When should you finally wave the white flag and finally let go of your buddy, because it’s the best choice to make? Euthanasia is sometimes the most humane choice for your old buddy
When your dog is suffering from a serious medical condition, the quality of your pet’s life will suffer. You will notice this by his sudden loss of appetite, lack of interest in playing, solitary behavior, and even depression. In this case, euthanasia is an option. At first, your dog might respond to treatments that are available, until later on when these no longer work and your dog is visibly having a difficult time. In this case, euthanasia may be one of the most viable options.
Old age is not exactly a reason for you to consider euthanasia. But if your dog’s quality of life has significantly declined, and it’s so apparent that the time is near and that letting your dog live longer will only prolong the suffering, you might need to consider euthanasia.
Major injury: If a dog has a serious injury that is considered untreatable, your vet might recommend euthanasia. Usually, these are traumatic injuries that cause pain and/or impede basic functions like mobility and control of bodily functions. Sometimes, good nursing care at home can help maintain good quality of life for the injured dog. In other cases, the suffering cannot be relieved and euthanasia is the most humane choice.
Financial issues: Veterinary care can become very expensive, especially long-term care. If the cost of treatment is causing a hardship for your family, that does not mean euthanasia is your only choice. Start by speaking with your vet about your situation and ask about less costly options. There are also some cases where financial assistance or financing (such as CareCredit) is available. (Read more here)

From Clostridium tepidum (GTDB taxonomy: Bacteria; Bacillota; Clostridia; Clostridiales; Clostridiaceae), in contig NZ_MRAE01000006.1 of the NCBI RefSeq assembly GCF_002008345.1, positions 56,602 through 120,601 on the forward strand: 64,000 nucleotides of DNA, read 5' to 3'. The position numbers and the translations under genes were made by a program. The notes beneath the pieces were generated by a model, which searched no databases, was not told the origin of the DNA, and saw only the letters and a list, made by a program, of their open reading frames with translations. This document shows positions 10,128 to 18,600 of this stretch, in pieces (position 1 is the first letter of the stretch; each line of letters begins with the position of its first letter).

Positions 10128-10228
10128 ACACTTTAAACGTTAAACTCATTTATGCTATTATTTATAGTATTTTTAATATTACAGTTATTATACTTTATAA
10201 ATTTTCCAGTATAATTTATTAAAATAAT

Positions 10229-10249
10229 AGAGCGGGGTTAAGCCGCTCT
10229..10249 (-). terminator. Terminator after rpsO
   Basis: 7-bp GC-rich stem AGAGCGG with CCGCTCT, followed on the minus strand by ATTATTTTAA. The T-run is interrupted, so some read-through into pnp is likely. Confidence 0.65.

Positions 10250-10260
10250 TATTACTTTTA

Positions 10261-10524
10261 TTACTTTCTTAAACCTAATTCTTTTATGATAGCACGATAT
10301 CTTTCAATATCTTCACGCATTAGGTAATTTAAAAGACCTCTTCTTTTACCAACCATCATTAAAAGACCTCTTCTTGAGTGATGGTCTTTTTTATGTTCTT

Uncontrollable behavior is another reason to consider euthanasia. If there are sudden changes with your dog’s behavior that you don’t know how to control, seeking the help of a veterinary behaviorist or a professional dog trainer should be your top choice. Euthanasia should be a last priority, when such behavior has become impossible to control.
I expect your decision to be a long-drawn and emotional process. Take every time you need. In the end, you have to be honest and selfless. It’s a decision that you will make not for yourself but for your old buddy. The pain of saying goodbye to your dog will take time to heal, but at least you will see your dog in a better place without experiencing so much suffering.